It amazes me how close I have become with people I’ve known for just over a year. I feel like I’ve known my three best Academy friends for my entire life. I could trust them with anything. Maybe it comes with living in the same building and happens at every college, but I think it’s a little different here. At the Academy, cadets all face the same challenges that people our age normally don’t have to face. It’s the things like not having cars and having specific liberty hours that give us a different kind of bond. Instead of being designated drivers for each other, we walk around aimlessly together, visit each other’s rooms, and ride the liberty bus together. Like other college students, we’ve helped each other through our worst times, but unlike normal college students, by worst, I don’t mean drunk and out of control. I mean stressed out, struggling to stay awake at a 7 a.m. training after a long night of homework and only 30 minutes of sleep.

 

The challenges the Academy provides us strengthen our friendships the way no other school can. My friends here are the only ones who completely understand what I’m going through, and sometimes, they are the only ones I can go to because of that. No matter how many stories I tell my family and friends from home, I know they will never comprehend my new lifestyle the way my friends here can. This new network of support not only gets me through every challenge here, but it makes it so much more fun. This Thanksgiving, I am thankful for all the laughs, memories, and support that my friends have given me this past year and for being able to grow and learn through this Academy life together.

 

More about Sarah.

 

San Diego: Boats and Surfing

(Just for Fun, The Cadet Experience, Class of 2017) Permanent link
Dahill-Baue Photo As the days grow shorter and darker, I have been reflecting a lot on the summer….

 

This past summer was one of the best summers of my life. I started my summer by reporting to the U.S. Coast Guard Cutter Barque Eagle here in New London, Connecticut. Eagle was fun, but hard work. I loved climbing in the rigging, and had a lot of fun at our port calls in Puerto Rico, Aruba, and Cozumel.

 

However, the highlight of my summer was working at the Coast Guard Station in San Diego, California for the second half of my summer. I was stationed there with my friend, 3/c Carlie Gilligan, and we worked toward getting qualified as a member of the boat crew and our pepper spray qualification (yes, you get sprayed point-blank with military-grade pepper spray and then you have to fight someone off and gain control of the situation while your eyes are on fire). The boat crew qualification was a lot of hard work, encompassing everything from learning how to drive the boats to first aid.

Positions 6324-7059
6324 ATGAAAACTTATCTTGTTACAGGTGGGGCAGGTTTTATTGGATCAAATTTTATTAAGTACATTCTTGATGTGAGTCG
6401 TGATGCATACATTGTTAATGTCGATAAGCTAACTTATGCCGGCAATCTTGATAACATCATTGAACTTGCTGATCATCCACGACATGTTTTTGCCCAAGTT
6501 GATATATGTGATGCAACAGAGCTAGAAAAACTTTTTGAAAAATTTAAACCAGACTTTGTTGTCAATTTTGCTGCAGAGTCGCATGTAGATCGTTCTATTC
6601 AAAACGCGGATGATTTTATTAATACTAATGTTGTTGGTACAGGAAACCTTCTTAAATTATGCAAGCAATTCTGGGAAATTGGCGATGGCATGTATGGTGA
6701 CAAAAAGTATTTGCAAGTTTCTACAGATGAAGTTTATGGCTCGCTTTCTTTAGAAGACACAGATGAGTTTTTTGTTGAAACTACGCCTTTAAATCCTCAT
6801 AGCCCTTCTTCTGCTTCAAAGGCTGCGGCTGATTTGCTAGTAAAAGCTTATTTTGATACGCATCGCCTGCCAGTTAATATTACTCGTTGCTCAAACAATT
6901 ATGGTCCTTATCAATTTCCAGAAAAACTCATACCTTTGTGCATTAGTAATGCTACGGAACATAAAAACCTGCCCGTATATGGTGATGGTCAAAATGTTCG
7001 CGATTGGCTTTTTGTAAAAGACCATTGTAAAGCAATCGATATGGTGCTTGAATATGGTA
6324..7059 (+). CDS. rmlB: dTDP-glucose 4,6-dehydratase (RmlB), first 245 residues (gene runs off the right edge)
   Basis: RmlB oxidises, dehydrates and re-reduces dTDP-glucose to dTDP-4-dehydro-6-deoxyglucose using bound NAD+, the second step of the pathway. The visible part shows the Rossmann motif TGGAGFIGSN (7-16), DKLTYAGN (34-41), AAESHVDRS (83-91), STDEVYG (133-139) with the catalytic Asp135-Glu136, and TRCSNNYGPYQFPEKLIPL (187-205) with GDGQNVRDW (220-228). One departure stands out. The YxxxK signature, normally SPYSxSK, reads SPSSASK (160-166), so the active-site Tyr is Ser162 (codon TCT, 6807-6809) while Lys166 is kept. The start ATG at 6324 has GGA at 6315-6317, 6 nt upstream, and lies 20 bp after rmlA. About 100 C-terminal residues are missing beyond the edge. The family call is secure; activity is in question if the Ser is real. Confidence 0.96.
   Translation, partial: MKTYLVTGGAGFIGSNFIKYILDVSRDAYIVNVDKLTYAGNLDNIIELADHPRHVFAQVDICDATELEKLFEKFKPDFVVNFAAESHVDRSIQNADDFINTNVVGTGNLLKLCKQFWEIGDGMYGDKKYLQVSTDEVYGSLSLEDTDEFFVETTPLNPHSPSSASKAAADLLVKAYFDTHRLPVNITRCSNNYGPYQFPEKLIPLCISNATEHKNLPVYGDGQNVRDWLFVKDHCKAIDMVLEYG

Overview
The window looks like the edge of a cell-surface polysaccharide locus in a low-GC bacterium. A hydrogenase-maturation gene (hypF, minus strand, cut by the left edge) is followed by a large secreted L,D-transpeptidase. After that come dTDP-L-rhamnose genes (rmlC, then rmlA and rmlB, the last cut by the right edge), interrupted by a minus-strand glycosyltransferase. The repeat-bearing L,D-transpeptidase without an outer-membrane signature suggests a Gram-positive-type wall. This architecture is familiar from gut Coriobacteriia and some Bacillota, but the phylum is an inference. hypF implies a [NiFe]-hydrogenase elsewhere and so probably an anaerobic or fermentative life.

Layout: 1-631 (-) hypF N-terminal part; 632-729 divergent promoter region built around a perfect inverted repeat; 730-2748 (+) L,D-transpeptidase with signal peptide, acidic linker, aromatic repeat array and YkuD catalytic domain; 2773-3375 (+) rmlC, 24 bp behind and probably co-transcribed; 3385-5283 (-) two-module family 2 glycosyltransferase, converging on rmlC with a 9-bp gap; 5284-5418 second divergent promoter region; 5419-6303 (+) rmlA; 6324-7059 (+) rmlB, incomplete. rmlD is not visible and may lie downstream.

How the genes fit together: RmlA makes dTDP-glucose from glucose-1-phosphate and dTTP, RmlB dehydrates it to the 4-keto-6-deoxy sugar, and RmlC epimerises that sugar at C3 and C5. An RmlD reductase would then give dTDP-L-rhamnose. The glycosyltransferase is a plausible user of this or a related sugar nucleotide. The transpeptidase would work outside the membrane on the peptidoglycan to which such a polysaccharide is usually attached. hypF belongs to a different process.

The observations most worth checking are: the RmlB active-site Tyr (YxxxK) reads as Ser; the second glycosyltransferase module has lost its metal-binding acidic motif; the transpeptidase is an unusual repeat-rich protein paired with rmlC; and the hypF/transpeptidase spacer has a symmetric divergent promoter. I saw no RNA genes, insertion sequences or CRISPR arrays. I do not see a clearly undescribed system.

However, it wasn’t all work all the time. We worked two days on, and then would have two days completely off, so Carlie and I got in a lot of surfing, beach time, Padres games, and adventuring.

 

On days we could leave early from the station, the typical day looked like this:

 

0645: Rise and shine!

 

0700: Breakfast in the galley

 

0800: Workday begins

 

0800-1045: Cleaning boats, working toward qualifications

 

1045-1230: Lunch, working out, relaxing

 

1230-1400: More cleaning boats, working toward qualifications, going out in the boats, having fun

 

1500: Leave base, drive to pick up fellow 3/c stationed on USCGC Boutwell, also in San Diego

 

1600-1900: Surfing in Coronado

 

2000: Mexican food dinner in Downtown San Diego

 

2200: Back on Base, hanging out, ready to repeat!

 

Overall, it was an AWESOME summer!

 

More about Clara.

 

Two Weekends

(Overcoming Challenges, Class of 2017) Permanent link
Corbett Photo Today I am sitting in my room looking at my plane tickets for Thanksgiving. This will be the first time I’ll be home since the summer, so that is exciting. As mentioned in a previous post, this semester has flown by! I looked at my schedule and found that I only had two open weekends this semester. Granted I ended up planning something on both of those weekends, but it goes to show what being involved gives you.

 

There are some negative auras that fill the p-ways here at the Academy. It is easy to find the negatives in life, but I don’t like the easy road. I look at the positive. Once you start, it becomes easy to see past the negative attitudes people carry with them. So with that, here are my tips to be more positive. (They may be needed as we head into another New England winter.)

 

First off, just smile! It sounds simple, but you would be surprised how often you truly don’t smile. If you simply smile more, your brain and body will follow and you will feel happier.

 

Work out. It may be cold out, but going to the gym and getting your blood flowing will make your aura feel more positive right away. Plus I feel way better about myself after a workout.

 

Sleep. Do not neglect your beauty sleep! Yes work is important along with school, but at the end of the day you won’t function, let alone be happy, if you are sleep deprived.

 

The biggest thing for me to stay positive is to be involved. I am involved in numerous activities, hence the ‘only two free weekends’ thing. Being involved gives me the friendships from a variety of groups that all helps me stay positive. I am an extrovert, so by nature being surrounded by people does make me happy, so this may be a little biased.

 

These are just a few things I do to stay positive as much of the time as I can. The point is, it is easy to fall into a slump of negativity with those around you. I see this all the time. Take the challenge and smile a little more. That smile and simple “how are you?” could make someone’s day. Then like a domino effect that person might smile at someone and so forth. Happiness is contagious so spread it, don’t dampen it.

 

As always I am open to any questions or comments! Reach me at Shane.P.Corbett@uscga.edu.

 

More about Shane.